>One of the books which I always keep promising myself I will read but somehow never do is Therese of Liseaux’s Story of a Soul. I have, though, read endless commentaries and studies about her Little Way. In brief her Little Way is a surrender to God moment-by-moment. Sounds simple, and it is. In her time it was a strong critique against extra-pious medieval pietism. In our own age it is an equally strong rejoinder against our Sundays-only, 7-and-a-half-minute sermons, coffee-shop, diluted Christianism – a movement which permeates all we do.
There are now Bibles with only the words of Jesus in them. At first this is an attractive proposition: remove the “extra stuff”, and you are left with the direct wisdom of Jesus Himself. But Jesus is not Buddha or Mohammed to speak in aphorisms and wisdom-teachings. Plus the Gospels are not a collection of sagely teachings. Rather they are the very heart, soul, flesh and bones amd marrow or the Church, the Body of Christ. To remove the “extra” makes as much sense as removing your eyelids so your eyes can see unimpeded.
There are few practices which are as demanding as being a Christian minute-by-minute all blessed day long! Everyone can moderately behave for an hour or so. Everyone can muster enough attention for 15 minutes or so. Everyone can be tolerant and bask in the glow of warm friendliness towards others when safely ensconsed in a back pew for 45 minutes. But how many of us can keep up the effort throughout the day? How much energy is required to be vigilant? how much sheer endurance is called for to smile and turn the other cheek at both real and imagined insults (most especially the imagined ones).
Therese seems to consider it an act of ascetic discipline to be nice to everyone all the time. I can tell from personal experience as well as from personal inclination that being nice and curteous and gentle and meek and humble and all other virtues is well nigh impossible. The quick quip, the witty put-down, the pissy growl, the angry shout, the foreboding frown – these occur often, most especially when we are dealing with others.
I have slowly changed my own perspective on the issue of spiritual discipline. First I had this idea of heroic efforts done mostly alone. Now I am beginning to see as more of a creative ensemble work – where I keep tryign to be in tune and sync with the Main Note. As I try to respond to the Note, I am playing with others who may or may not be in tune with the same Song. But through some creative playing, what at first seems like a cacophony can become something much more concerted.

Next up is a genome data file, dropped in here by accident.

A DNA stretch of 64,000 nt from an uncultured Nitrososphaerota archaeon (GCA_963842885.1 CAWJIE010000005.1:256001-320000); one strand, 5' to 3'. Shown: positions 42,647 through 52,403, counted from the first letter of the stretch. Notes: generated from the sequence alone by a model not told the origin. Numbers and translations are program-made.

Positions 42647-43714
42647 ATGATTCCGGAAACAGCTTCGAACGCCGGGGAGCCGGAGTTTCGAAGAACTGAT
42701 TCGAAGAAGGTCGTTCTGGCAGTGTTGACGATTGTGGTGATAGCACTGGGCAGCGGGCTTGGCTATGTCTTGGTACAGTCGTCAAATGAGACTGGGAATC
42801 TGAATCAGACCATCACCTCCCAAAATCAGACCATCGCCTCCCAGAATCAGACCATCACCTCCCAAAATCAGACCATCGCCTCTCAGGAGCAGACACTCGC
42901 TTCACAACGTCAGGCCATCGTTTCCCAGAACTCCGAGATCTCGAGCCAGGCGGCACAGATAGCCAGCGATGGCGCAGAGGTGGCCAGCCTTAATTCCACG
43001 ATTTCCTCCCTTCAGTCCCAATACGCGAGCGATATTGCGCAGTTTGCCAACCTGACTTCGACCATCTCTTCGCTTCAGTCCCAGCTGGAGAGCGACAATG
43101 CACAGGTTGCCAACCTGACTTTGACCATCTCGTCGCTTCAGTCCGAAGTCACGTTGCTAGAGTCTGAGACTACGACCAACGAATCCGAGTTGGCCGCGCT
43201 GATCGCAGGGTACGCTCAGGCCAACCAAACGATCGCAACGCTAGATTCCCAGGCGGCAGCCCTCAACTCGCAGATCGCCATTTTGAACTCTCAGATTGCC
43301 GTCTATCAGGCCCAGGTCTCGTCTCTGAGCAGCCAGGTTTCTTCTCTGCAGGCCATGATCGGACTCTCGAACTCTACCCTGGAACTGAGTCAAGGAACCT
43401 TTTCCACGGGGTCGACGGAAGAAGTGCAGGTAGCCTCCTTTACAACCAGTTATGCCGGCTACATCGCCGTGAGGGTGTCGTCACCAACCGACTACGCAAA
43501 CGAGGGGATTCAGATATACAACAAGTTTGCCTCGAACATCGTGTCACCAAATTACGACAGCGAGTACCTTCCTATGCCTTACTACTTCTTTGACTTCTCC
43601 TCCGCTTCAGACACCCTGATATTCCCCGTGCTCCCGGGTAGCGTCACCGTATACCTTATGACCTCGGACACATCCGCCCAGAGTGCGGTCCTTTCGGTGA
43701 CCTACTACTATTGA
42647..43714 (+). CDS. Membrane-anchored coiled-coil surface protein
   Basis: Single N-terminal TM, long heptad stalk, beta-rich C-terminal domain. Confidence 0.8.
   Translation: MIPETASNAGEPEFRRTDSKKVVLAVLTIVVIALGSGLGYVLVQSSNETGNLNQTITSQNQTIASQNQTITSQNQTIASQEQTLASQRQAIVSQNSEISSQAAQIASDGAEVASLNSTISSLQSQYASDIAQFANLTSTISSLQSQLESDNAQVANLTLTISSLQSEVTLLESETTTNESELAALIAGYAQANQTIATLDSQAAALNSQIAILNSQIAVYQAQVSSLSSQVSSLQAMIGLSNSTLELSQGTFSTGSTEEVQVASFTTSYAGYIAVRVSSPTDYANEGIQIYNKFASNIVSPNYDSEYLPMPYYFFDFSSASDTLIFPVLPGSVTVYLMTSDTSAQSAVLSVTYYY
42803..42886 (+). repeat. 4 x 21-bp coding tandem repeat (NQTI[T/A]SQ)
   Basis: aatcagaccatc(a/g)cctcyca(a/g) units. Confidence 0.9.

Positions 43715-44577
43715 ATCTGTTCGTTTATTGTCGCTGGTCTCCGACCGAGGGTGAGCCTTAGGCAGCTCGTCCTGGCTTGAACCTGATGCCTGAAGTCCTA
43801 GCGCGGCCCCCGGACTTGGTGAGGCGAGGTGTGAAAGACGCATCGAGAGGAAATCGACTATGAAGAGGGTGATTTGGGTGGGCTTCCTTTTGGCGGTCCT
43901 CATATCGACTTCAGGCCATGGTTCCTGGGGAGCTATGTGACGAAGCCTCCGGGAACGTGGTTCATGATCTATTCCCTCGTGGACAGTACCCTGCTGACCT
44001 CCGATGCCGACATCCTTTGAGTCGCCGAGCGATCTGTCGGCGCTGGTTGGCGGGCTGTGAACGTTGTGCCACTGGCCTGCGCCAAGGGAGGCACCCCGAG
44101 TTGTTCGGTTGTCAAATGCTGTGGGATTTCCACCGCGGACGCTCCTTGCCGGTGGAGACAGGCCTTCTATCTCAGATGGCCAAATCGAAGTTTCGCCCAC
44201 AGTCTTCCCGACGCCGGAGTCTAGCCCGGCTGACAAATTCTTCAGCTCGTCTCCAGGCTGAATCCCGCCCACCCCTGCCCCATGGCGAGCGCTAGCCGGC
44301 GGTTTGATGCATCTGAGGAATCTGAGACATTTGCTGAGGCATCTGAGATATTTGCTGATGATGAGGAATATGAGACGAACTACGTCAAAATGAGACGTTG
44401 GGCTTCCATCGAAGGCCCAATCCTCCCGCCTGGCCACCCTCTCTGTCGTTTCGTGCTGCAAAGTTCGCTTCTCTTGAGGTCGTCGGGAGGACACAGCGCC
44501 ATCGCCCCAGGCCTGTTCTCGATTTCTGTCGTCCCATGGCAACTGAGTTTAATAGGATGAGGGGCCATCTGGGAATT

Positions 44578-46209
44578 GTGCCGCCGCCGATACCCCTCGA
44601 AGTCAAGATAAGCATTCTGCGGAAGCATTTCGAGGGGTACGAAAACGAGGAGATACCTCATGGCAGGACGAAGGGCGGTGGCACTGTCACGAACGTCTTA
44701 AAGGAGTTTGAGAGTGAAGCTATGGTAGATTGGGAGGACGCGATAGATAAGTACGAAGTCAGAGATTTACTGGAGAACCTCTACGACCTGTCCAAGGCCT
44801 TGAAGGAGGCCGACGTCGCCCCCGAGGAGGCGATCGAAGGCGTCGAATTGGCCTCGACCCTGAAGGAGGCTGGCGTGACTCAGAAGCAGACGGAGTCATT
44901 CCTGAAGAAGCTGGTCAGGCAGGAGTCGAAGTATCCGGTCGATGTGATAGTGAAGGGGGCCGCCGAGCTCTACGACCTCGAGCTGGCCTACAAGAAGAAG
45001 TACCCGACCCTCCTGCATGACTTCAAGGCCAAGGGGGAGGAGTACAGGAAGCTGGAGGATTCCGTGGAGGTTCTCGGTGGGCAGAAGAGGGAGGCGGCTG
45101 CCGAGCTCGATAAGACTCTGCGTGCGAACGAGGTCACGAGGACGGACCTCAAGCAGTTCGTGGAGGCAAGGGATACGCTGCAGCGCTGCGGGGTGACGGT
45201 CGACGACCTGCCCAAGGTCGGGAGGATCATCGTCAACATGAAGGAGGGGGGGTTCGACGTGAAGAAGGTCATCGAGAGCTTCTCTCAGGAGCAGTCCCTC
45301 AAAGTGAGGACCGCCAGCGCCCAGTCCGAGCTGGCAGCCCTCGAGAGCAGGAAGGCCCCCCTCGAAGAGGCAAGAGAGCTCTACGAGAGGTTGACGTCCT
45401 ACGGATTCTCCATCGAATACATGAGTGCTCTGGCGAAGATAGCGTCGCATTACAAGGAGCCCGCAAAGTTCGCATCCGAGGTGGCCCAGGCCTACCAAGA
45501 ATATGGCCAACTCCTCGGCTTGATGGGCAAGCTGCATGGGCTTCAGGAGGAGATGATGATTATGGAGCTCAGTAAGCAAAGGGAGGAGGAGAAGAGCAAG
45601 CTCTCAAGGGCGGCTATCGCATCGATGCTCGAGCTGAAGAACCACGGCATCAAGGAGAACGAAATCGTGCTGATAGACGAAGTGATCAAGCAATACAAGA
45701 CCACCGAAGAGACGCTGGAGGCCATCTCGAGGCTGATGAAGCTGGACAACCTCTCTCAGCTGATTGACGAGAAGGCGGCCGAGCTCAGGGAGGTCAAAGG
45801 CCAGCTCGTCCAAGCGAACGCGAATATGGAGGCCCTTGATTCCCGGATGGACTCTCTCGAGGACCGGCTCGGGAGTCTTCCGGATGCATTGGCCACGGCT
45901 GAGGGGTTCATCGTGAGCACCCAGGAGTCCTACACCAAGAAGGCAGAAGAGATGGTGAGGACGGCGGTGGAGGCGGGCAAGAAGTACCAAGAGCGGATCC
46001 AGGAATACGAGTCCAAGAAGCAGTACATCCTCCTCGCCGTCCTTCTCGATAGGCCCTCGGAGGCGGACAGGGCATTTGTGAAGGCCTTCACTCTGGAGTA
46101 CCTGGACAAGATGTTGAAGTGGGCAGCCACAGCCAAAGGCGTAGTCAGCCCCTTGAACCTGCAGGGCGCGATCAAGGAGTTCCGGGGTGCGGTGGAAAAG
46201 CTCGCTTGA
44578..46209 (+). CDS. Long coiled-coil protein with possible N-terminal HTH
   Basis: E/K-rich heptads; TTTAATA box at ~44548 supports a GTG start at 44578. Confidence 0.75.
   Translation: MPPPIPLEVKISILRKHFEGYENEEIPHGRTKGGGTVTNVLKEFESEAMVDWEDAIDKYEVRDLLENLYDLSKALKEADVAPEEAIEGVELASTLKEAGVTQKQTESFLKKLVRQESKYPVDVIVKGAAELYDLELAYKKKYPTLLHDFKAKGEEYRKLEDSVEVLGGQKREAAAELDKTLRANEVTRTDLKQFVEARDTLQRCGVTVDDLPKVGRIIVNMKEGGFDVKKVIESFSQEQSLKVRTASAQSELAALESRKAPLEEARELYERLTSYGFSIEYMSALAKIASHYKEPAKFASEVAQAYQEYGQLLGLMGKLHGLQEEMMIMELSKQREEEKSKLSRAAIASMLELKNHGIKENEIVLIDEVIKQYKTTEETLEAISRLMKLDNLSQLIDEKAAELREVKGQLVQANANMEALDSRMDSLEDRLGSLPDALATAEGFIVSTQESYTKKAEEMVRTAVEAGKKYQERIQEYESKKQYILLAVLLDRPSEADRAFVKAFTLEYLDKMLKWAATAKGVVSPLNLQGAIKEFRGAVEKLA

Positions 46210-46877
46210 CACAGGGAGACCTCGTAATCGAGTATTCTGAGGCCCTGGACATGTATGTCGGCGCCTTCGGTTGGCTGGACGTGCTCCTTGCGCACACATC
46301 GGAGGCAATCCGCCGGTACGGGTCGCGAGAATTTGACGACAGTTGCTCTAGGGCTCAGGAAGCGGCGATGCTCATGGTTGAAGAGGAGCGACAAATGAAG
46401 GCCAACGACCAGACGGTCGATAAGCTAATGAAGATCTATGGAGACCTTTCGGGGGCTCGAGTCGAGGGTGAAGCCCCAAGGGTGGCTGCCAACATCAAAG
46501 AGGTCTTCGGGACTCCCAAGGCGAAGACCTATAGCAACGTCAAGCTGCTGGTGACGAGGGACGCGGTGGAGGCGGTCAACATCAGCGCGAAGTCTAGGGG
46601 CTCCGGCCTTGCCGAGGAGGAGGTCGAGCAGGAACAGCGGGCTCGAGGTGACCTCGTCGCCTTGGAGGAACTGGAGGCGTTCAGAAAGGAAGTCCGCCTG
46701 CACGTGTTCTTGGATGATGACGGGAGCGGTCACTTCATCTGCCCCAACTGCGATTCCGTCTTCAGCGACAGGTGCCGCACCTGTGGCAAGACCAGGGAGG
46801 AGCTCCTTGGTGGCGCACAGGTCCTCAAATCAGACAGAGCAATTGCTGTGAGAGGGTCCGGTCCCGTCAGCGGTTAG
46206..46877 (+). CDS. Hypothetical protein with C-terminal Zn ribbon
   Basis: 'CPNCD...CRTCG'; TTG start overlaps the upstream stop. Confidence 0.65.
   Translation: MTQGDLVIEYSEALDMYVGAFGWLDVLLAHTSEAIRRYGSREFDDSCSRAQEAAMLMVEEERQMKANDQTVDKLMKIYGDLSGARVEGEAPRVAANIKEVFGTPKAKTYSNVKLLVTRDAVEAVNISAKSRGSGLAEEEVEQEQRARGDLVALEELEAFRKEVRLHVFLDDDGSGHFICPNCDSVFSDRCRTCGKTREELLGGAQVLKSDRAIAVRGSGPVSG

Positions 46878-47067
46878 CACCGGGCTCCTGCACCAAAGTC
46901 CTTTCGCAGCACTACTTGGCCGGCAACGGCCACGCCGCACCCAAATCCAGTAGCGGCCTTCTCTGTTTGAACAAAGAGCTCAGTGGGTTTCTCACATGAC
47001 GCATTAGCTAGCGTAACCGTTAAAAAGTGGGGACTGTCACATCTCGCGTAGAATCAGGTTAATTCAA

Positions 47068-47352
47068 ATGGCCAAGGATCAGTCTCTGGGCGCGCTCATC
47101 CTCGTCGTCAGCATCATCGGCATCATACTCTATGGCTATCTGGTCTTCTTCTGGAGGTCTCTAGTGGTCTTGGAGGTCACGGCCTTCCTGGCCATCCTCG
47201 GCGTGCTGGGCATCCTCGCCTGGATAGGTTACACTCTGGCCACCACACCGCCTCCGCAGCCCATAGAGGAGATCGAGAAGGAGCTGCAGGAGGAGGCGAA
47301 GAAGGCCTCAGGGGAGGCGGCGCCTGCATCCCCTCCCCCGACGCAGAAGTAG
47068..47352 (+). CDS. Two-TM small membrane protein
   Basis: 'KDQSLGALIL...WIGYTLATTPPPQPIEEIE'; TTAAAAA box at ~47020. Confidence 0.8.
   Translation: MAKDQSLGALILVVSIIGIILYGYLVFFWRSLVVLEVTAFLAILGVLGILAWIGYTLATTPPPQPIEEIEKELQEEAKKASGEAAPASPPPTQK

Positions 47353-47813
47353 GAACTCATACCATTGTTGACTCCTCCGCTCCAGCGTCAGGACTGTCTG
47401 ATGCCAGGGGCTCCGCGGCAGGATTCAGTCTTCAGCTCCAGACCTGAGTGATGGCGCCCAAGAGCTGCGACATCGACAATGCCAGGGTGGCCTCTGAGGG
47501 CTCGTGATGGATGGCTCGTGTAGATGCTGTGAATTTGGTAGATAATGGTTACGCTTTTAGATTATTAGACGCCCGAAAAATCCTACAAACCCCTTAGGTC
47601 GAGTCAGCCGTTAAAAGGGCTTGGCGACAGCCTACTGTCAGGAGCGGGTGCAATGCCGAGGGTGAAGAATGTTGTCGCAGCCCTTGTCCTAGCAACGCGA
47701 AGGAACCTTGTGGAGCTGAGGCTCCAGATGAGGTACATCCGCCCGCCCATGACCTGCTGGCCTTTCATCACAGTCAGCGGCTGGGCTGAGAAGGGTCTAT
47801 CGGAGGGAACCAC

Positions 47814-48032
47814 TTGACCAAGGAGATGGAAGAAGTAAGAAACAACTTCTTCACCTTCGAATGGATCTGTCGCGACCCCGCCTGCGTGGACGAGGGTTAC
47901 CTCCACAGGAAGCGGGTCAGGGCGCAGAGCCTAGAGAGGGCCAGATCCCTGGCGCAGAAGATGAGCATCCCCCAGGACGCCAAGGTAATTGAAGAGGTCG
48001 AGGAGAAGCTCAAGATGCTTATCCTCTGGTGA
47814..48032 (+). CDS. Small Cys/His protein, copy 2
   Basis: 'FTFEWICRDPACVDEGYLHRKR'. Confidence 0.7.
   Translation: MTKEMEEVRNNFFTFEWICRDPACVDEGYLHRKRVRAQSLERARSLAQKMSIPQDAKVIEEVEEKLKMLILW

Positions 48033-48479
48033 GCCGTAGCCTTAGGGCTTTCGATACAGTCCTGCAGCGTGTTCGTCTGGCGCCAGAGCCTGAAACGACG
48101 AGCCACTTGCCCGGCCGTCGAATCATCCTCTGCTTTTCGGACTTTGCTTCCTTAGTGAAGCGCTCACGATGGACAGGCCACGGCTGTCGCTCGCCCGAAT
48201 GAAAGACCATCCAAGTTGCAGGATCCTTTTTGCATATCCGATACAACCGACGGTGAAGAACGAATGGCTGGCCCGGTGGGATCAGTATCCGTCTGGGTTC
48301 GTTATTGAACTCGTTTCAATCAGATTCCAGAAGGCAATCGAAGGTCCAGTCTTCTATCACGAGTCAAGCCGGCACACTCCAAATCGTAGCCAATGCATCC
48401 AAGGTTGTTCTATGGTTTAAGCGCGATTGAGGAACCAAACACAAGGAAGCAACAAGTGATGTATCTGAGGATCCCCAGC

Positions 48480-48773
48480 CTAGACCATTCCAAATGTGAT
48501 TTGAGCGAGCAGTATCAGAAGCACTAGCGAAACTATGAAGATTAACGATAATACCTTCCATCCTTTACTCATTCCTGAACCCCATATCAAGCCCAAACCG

Little things are not so little, since each is like a little finger pressing a key in the piano, or a finger plucking a string of the guitar. All these little acts of kindness during the day, all these regular turnings to God in the Jesus Prayer, or the renewing of intentions to be loving and kind and patient, or simply to not respond no matter how tempting, all these things add up in volume.
One of the first thigns I learned when sitting in Benedictine choirs to chant the psalms is that this work is almost the exact opposite of what we think of singing. When you are in a normal choir the choirmaster will work very hard to get you to be as clear with your voice as possible. If you listen carefully to a good choir you can hear each voice quite clearly. Together, of course, they make a joyful sound. But chanting the psalms in monastic practice does the reverse. You try really hard not to be heard. Your voice should only be loud enough so that you can still clearly hear the voices of those next to you. It feels unnatural to sing this way. But the sheer volume of low voices can be quite well voluminous.
If I take the sum total of all these small acts during my day, driving, brushing teeth, eating, office conversations, telephone calls, trips to the supermarket. All of these small acts each whispering a song. “Anger anger” says one. “Greed greed” says another. “Glutton glutton” says a third. “Lust lust” adds a chorus. This is the diabolical choir of my life which ceaselessly intones “Me mine more”. But if through the day I begin here and there working in changing the song, so that instead of “anger anger” I make a concerted effort to sing “patience patience”. Instead of “lust lust” I try “charity charity”.
The psalmist tells us to sing a new song to Yahweh. But anyone who has tried to “change their tune” will know how nearly impossible a task this is! It requires dilligence, concerted effort and most of all a great big helping of good humor to be able to dislodge the old tunes stuck in our heads and hearts.
I still think that periods of serious practice, say 30 minutes every day in a removed place, are very beneficial. But if that is all you do it is hard to see how much progress will be made. Some, for sure, and some is better than none. But the wonderful thing about our hearts is that they are an instrument which can be practiced at all the time – everywhere. In fact I am coming to see the heart as that which only comes into existence when I deliberately practice compassion, self-emptying and justice – until I exercise those traits I do not have a living heart at all!
Sing a new song to Yahweh!